The transcript from this week’s, MiB: Jonathan Miller of Miller Samuel Real Estate Appraisers & Consultants, is below.
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(VOICEOVER): This is Masters in Business with Barry Ritholtz on Blomberg Radio.
RITHOLTZ: My special guest today is Jonathan Miller. He is President and CEO of Miller Samuel. The firm is best known for supplying data and analytics to the real estate industry. Anytime you see a report from one of the major real estate brokers showing houses that are on the market for how long, what the state of the market is, the odds are that Jonathan is the man behind that.
Jonathan Miller, welcome to our shelter in place version of Masters in Business.
JONATHAN MILLER, PRESIDENT, CEO, MILLER SAMUEL: Very glad to be here and getting a break from the self-quarantine talking to another human being and so it’s nice.
RITHOLTZ: So, let’s talk a little bit about what’s going on. We’re recording this the last week in March. Normally, this is the time of year when we would see a ton of new real estate listings and open houses and really the kickoff of the spring selling season. How’s the real estate market?
MILLER: It’s interesting. The fact is there’s very little data to test the water so to speak. Really, the only thing we’re sitting right now that is in real time because real state generally is much slower moving type of asset class is the change in patterns of listing inventory.
So, for example, in Manhattan for basically since the beginning of time, inventory rises from year end of any given year whether it’s a weak or strong market through the end of March. And over the last five years, it’s averaged about a 10 percent increase plus or minus a couple percent every here and this year, it’s down nine percent.
So, we’re not seeing people put properties on the market and that literally is one of the only validated points right now in the housing market at least in New York. We’re seeing stories about contract activity but that’s actually misleading because contracts typically I think when people think of a contract, they think those — what buyer and seller sort of shake hands and, boom, that’s the contract.
But the reality is the contract data that we’re seeing now represents two to three weeks ago. An offer is made, it’s accept by the seller and then you have or vice versa and then it goes to the attorneys and it takes a couple of weeks. So, I really think next week or the week after is where we’re going to start seeing the real slowdown in activity.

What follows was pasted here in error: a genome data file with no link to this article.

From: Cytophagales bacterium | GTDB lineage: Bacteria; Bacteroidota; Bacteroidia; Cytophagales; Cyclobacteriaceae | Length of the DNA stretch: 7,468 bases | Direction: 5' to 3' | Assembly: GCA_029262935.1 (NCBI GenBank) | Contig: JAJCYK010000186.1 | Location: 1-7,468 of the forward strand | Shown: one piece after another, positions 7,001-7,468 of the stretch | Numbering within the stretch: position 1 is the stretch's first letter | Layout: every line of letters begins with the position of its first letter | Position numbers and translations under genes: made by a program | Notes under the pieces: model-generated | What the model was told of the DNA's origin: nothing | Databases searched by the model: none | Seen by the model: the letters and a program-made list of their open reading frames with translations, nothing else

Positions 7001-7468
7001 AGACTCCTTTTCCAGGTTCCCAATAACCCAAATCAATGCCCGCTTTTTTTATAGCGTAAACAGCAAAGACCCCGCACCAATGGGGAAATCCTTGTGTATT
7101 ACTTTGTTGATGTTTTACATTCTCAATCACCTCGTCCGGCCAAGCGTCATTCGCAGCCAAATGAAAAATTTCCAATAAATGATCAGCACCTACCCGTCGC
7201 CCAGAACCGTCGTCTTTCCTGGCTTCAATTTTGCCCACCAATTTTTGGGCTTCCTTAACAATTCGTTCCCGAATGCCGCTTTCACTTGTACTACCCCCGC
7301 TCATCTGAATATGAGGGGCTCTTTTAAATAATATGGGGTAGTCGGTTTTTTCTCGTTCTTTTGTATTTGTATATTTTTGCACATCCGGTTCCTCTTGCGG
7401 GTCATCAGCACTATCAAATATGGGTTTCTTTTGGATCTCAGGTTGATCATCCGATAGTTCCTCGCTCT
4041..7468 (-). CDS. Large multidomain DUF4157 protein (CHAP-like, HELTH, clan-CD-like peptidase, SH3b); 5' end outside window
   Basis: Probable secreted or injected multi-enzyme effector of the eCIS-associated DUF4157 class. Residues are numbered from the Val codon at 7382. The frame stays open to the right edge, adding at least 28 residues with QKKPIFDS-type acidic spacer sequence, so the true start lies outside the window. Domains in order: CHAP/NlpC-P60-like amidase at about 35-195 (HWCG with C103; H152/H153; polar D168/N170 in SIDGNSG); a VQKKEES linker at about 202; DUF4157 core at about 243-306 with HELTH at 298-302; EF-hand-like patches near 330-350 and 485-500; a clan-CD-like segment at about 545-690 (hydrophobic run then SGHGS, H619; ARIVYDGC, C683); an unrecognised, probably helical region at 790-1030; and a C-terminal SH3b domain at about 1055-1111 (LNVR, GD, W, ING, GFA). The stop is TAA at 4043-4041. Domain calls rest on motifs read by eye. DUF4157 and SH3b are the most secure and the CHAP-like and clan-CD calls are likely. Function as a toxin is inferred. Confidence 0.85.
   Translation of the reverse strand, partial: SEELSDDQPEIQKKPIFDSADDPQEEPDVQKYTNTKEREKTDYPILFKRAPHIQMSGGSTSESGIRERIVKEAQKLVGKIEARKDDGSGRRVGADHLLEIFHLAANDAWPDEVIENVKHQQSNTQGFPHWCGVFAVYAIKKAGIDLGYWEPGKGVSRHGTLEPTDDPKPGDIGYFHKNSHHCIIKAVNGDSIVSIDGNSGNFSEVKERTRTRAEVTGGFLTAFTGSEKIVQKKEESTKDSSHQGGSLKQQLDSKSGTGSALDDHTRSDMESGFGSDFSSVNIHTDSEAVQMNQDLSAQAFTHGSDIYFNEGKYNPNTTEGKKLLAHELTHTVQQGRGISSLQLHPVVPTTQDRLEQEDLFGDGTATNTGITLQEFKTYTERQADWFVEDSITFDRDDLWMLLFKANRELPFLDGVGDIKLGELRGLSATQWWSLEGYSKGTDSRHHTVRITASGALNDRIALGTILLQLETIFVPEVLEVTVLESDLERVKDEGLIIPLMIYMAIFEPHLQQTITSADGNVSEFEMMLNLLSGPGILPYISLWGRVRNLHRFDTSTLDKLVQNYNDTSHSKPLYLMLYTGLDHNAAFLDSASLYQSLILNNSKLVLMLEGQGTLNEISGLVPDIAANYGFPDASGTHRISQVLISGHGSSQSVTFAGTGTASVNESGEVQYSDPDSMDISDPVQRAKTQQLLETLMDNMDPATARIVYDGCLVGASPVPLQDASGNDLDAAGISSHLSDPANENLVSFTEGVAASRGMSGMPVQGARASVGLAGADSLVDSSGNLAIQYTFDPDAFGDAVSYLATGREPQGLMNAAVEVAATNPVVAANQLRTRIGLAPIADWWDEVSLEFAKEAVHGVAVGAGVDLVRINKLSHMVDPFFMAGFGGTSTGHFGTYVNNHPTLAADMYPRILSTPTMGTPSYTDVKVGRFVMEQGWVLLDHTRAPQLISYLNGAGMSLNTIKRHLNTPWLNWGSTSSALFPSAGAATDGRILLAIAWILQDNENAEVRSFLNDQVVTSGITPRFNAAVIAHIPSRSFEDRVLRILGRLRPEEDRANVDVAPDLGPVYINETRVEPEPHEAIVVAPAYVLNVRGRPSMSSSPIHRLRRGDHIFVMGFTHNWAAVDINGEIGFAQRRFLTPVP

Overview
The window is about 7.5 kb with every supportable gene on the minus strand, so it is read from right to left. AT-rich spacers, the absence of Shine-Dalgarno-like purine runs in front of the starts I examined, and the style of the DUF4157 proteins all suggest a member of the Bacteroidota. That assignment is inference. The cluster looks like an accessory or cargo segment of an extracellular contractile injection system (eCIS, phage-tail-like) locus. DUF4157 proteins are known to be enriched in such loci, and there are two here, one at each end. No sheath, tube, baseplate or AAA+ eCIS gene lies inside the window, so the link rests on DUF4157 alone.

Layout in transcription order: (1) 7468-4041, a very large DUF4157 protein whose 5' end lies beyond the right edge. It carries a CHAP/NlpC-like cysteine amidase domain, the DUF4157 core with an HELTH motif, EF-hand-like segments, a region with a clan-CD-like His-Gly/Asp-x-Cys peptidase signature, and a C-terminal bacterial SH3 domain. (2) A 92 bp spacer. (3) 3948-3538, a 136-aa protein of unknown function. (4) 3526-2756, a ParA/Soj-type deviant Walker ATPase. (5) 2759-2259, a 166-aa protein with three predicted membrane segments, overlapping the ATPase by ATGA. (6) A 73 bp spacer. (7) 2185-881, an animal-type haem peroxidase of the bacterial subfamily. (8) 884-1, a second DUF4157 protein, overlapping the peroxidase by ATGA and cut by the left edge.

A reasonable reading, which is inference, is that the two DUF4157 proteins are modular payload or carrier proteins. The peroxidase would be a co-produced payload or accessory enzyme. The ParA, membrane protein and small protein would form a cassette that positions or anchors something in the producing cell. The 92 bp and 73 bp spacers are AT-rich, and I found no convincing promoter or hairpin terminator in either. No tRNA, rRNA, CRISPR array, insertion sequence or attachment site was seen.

RITHOLTZ: So, real estate on a big lag. Last week, I saw a really amusing article on Bloomberg News, people are still putting their mansions on the market and is that really going on or is that still part of the lag that might have been happening in February and the beginning of March but its listings have dropped off?
MILLER: Listings have dropped off at least in what we’re seeing. When you look at January and February this year after — at least in New York Metro, it’s been a tough couple of years with the onslaught of new taxes beginning with the — in 2018 and then into 2019, all kinds of headwinds for housing.
RITHOLTZ: You’re referring to the change in the SALT deductions?
MILLER: SALT tax. We had the rent law which punished landlords which is primarily what investors are. We also saw an increase in the mansion tax, transfer tax.
So, there’s a lot of headwinds to use that phrase or word and now, we have– I mean, we saw an uptake in sentiment. A lot more offers are being made and all that is sort of out the window because we have new sort of milestone to grapple within the market and that’s the uncertainty of the virus.
It’s interesting, a lot of comparisons have been made to other seminal events in real estate like the 9/11 moment, like the Lehman moment and they’re all very different in scale and what actually occurred. But what’s a little different this time is that in those prior two moments, there is actually another — a new day and the further you got away from that moment, you could sort of process it, the tragedy, and start thinking about the future.
Right now, we don’t know other than — anything other than it’s got further to go and we don’t know how much further it has to go. So, there’s definitely a grayness to the outlook.
RITHOLTZ: So, one little ray of sunshine amongst to all this negativity, the Fed took rates down to zero that has to be good for mortgage rates or not. Tell us what’s going on with mortgages
MILLER: Well, if you look at Freddie Mac’s 30 — over the last 30 days — 30-year fixed, mortgage rates actually are a little bit higher now than they were at the end of February and one of the reasons is just capacity that many lenders laid off of the larger kind of processing staff six or nine months ago when there wasn’t much action going on in changes in rates and there’s some stability.